Ten Minutes With Sally-Jane Heit
Comedic performer reminisces about turning 80
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Sally-Jane Heit would like you to call her a crone. Really. At 80, she is an accomplished actress—Broadway, Off-Broadway, movies, commercials—who writes material for her own one-woman performances. On September 27, she presents her Second Annual Vaudeville Benefit at the Guthrie Center. The Great Barrington resident—a Brooklyn girl to the core who winters on Sanibel Island, Florida—sees humor in all seriousness. And she makes you laugh with her, at her, at life.
How do you come to terms with getting older? You don’t. I think there are people, including myself, who say it’s fine, I’ve made my peace. Are you crazy? Make your peace? I figure that as long as I’m still hopping around and working, I’m so grateful. The mind is still a busy beehive and the legs are still moving. The hips grow larger. The belly is like, how many kids did you have? Eight? No, just three. With all that change, I think that’s why women are so fabulous, because of all that bodily change that we go through, from the very beginning. Men go through it in terms of, yes, you grow a little hair, you get taller—and then it’s over. Then you either put on weight or you take off weight. Women, nothing but change. Nothing. If you can incorporate the bodily changes with your own imagination, with your own creativity, that’s what keeps women alive so much longer than men.
What keeps you in the Berkshires? I love it. I need to remind myself how infinitely small I am, and when I sit on my porch and look out at the sky and at the water, I go: Oh, piece of nothing. If you’re an actor without an ego, you can’t get out on the stage. You can’t. That ego pushes you out on that stage.
So that’s a bad thing, to be reminded that you’re small? No, because I have no responsibility for what’s out there. I only have in here, for me. So it’s like, I didn’t bring the sun up. Phew! That’s a relief. I’m not putting it down. I need the ego to continue to get myself on the stage and to continue to make a fool of myself—that I do, lovingly. But I need to be reminded that I’m part of something so much bigger than me. That’s where I have to be. I have to be in nature.
By living here, does it remove you from all that you could be doing? Sure, in a certain sense it does, but one of the things that I am so grateful for is the fact that I can write my own material. I want to do a workshop, the crone workshop. Everybody thinks: Crone, witch. No, it’s not. It’s the wise woman, and how do you get to be wise? Even though I don’t consider myself to be wise, I’m wiser than I was yesterday, and I’ve got a lot of yesterdays.
What drew you to doing one-woman shows? I was getting bored doing eight shows a week of crap. If I was doing Shakespeare, Ibsen, Chekhov, that’s one thing. You plumb the depths. If you’re doing modern fare, most of it is like the toilet paper I was doing commercials for. It’s forgotten. It’s fluff. It’s not memorable. So eight shows a week of that? My busy mind again said: Oh, this is boring. I had seen Lily Tomlin, and I thought I had gone to heaven. It was so brilliant. I went backstage, and I kissed her rings. I said I want to do what you do.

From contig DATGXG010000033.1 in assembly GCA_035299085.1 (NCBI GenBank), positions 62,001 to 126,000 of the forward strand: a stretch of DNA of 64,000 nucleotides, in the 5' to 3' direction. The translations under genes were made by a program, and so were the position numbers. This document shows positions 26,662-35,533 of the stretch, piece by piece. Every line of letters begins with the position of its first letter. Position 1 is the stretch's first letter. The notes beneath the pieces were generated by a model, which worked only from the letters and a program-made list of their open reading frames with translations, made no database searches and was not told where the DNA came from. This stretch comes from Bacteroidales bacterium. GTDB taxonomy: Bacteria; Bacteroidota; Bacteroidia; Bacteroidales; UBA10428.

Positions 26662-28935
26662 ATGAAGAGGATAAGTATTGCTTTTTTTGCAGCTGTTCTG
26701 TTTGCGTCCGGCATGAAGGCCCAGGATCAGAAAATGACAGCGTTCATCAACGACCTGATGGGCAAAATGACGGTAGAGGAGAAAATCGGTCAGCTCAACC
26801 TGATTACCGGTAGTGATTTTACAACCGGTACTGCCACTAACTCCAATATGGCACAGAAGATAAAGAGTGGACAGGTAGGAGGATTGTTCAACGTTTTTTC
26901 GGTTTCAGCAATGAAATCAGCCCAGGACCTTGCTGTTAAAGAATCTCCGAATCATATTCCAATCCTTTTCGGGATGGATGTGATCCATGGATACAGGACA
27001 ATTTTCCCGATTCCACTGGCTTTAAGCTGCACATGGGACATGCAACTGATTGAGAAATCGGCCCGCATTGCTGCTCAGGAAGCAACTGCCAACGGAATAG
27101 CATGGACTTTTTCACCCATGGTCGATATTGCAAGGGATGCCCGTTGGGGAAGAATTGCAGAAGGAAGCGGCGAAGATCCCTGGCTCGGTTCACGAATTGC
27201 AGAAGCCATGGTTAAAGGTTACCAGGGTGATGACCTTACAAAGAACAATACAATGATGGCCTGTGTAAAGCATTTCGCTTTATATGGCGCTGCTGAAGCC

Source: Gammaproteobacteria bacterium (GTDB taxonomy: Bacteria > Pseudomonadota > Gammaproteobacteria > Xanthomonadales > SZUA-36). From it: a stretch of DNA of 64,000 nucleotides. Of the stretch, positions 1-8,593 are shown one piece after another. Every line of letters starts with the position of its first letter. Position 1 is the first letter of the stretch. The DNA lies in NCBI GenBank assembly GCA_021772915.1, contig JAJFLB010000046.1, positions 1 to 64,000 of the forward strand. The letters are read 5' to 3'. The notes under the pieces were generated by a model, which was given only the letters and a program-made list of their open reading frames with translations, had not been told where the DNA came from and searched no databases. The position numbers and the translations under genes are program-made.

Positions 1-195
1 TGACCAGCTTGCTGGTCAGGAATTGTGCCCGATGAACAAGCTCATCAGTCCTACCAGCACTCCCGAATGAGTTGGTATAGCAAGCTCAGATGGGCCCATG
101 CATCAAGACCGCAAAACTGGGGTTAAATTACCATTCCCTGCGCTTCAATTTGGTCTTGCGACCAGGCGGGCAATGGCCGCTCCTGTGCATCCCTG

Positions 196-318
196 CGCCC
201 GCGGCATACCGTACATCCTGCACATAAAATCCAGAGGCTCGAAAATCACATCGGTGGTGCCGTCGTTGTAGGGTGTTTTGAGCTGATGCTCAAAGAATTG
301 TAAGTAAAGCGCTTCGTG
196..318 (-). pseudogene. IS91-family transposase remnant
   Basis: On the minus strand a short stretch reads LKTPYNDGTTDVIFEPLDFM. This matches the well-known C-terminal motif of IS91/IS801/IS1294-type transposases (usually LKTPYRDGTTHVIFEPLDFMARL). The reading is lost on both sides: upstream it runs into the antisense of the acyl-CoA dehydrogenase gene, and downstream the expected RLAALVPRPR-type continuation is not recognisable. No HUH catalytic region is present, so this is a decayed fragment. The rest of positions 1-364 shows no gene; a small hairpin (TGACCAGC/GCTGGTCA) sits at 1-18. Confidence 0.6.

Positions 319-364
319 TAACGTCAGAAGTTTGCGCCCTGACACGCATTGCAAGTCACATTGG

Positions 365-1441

You track down the comedy in situations. How does that happen? Well, you are up against something really, really tragic, and you have to feel it. And you do. You cry, and then you relate it back to yourself, and you go: Whoa, son of a gun, it’s still ticking. I’m not dead. It’s always that ultimate thing: I’m not dead. I’m still alive. If you’re breathing, honey, you’re on the edge because the next moment you won’t be breathing.
Why is there that edge to your performance? I don’t even think about that. Where my head goes, is life. It is so, so, so difficult. Painful. Who told you life is fair? Well, it isn’t fair. So it’s got to be funny. When I’m about to cry, or go into tears just about my life, about one thing or another, I go, OK, what’s funny about that? And find it.
What does that do for you? It lifts.
You compare yourself to a clown. How so? A real clown, is both—the mouth is either turned down, in terms of makeup, or turned up. It’s both sides of the same coin, and that same coin is called life. Comedy, tragedy, it’s one.
Is the material you get from your own life experiences? I take my own experiences and stretch it. No matter how much I stretch it, somebody will always come back and say, “It happened to me just like that.” Really? Wow, that’s amazing. Because I thought I was really going out to lunch, really being absurd. It’s like this woman—the very first time I did a show at a college in Pennsylvania, this woman came up to me and said, “You must’ve been in my bedroom.” Oh, my God, you’re in trouble, honey. You’re in such trouble.
About your upcoming vaudeville performance—do you really travel the world to find acts? No, we go around the Berkshires because the world is here, and it’s wonderful.